Rebels Seize More U.N. Troops In Sierra Leone, Add HostagesBy Colum Lynch
THE WASHINGTON POST -- UNITED NATIONS
Heavily armed rebels continued to seize U.N. troops in Sierra Leone Thursday, bringing the total number of hostages to at least 69, including a British officer and a Russian helicopter crew as well as Indian and Kenyan peacekeepers, U.N. officials said.
The officials, however, revised the death toll from clashes this week with the Revolutionary United Front, the rebel group that hacked off the limbs of numerous civilians during Sierra Leone’s civil war and that has repeatedly violated a peace accord signed last July. On Wednesday, Bernard Miyet, the French head of U.N. peacekeeping operations, reported that seven Kenyan soldiers were dead. Thursday, U.N. officials said they could confirm only that four Kenyan peacekeepers were “missing and presumed dead.” Eight other Kenyans have been wounded, they said.
The clashes continued Thursday despite a promise by the RUF leader, Foday Sankoh, that his forces would release all hostages under their control, carry out their commitment to give up their weapons, and allow U.N. troops and civilian employees to move freely throughout the West African country. It is unclear whether Sankoh was negotiating in bad faith or was unable to control his subordinate commanders in the bush.
U.N. Secretary General Kofi Annan arrived at U.N. headquarters Thursday afternoon following a visit to Africa and headed directly into a meeting with his senior advisers. “We are trying to strengthen the (peacekeeping) force ... as we take steps to free our people,” he said.
Annan has appealed to Washington and key European capitals to transport three battalions of peacekeepers from Jordan, India and Bangladesh, into Sierra Leone to reinforce the U.N. mission, which currently has 8,700 troops. He also has asked key African leaders, including Libyan leader Moammar Ghaddafi, a long-time supporter of Sankoh, to use their influence to secure the release of the U.N. hostages.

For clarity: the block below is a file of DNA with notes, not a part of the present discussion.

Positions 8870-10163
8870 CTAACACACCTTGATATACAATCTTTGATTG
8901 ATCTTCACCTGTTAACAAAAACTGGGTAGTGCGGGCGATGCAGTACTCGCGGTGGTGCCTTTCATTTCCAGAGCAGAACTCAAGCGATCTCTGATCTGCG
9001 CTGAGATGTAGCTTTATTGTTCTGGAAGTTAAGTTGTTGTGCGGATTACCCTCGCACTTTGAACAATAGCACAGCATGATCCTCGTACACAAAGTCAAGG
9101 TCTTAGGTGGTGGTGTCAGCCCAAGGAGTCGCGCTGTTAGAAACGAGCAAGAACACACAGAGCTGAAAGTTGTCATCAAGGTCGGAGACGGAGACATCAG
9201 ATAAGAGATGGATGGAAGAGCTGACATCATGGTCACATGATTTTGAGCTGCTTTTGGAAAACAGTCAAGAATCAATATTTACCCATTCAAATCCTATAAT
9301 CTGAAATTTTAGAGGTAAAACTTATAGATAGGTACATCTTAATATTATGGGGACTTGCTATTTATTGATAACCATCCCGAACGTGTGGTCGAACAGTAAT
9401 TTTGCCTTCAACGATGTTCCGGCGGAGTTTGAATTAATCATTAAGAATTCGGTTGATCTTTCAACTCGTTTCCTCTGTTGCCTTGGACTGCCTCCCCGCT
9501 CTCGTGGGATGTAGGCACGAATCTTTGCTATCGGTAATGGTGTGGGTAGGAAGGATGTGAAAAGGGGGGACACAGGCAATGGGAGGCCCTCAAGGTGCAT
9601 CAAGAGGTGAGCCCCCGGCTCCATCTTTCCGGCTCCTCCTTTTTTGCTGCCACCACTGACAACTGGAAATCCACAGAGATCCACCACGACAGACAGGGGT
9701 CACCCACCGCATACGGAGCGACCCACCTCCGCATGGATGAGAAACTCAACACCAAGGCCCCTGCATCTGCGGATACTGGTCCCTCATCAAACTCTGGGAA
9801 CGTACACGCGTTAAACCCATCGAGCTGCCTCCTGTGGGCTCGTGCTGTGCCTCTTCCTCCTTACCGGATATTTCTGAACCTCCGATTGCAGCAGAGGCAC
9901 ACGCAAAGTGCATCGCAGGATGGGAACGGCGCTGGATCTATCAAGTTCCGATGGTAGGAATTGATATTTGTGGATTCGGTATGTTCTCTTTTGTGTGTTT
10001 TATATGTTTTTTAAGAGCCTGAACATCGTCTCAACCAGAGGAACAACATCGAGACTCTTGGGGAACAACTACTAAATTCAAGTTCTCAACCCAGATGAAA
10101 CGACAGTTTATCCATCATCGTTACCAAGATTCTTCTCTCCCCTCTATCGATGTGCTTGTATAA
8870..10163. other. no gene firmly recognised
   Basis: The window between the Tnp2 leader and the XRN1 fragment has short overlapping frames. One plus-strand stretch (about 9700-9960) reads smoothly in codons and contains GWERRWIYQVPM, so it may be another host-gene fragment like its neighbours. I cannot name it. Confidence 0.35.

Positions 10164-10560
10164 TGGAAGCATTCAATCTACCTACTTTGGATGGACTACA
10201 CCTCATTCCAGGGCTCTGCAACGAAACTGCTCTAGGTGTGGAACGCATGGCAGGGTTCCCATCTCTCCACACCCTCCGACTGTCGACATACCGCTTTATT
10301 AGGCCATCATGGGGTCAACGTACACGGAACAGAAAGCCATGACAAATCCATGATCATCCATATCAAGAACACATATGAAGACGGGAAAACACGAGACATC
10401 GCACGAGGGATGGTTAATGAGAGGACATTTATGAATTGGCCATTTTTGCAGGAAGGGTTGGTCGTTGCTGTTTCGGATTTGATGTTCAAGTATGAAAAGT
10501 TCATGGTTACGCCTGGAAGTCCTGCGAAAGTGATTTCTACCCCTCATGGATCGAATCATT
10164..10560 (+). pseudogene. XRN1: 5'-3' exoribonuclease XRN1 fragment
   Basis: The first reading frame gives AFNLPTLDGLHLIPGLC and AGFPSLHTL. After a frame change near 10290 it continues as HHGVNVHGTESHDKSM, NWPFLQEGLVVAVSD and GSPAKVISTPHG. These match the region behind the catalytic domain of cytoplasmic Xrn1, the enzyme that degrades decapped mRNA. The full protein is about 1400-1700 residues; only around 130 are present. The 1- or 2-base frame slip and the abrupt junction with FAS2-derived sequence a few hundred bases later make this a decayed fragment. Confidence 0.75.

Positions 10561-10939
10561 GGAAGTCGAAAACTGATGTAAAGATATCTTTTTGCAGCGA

Annan has voiced concern that the attack on the U.N. Mission in Sierra Leone, or UNAMSIL, may erode Western support for U.N. peacekeeping in Africa. While UNAMSIL is the largest U.N. peacekeeping mission in the world, the Security Council also is preparing to send 5,500 troops and observers to the Democratic Republic of the Congo to try to shore up a shaky peace accord among several African states and armed factions.
Richard Holbrooke, the U.S. ambassador to the United Nations, arrived Thursday in Congo as part of a Security Council delegation and urged the United States and other countries to not be deterred by events in Sierra Leone.
A State Department official said the United States is considering whether to provide airlift support, communications or other backing to bolster a U.N. rapid reaction force and deter future threats.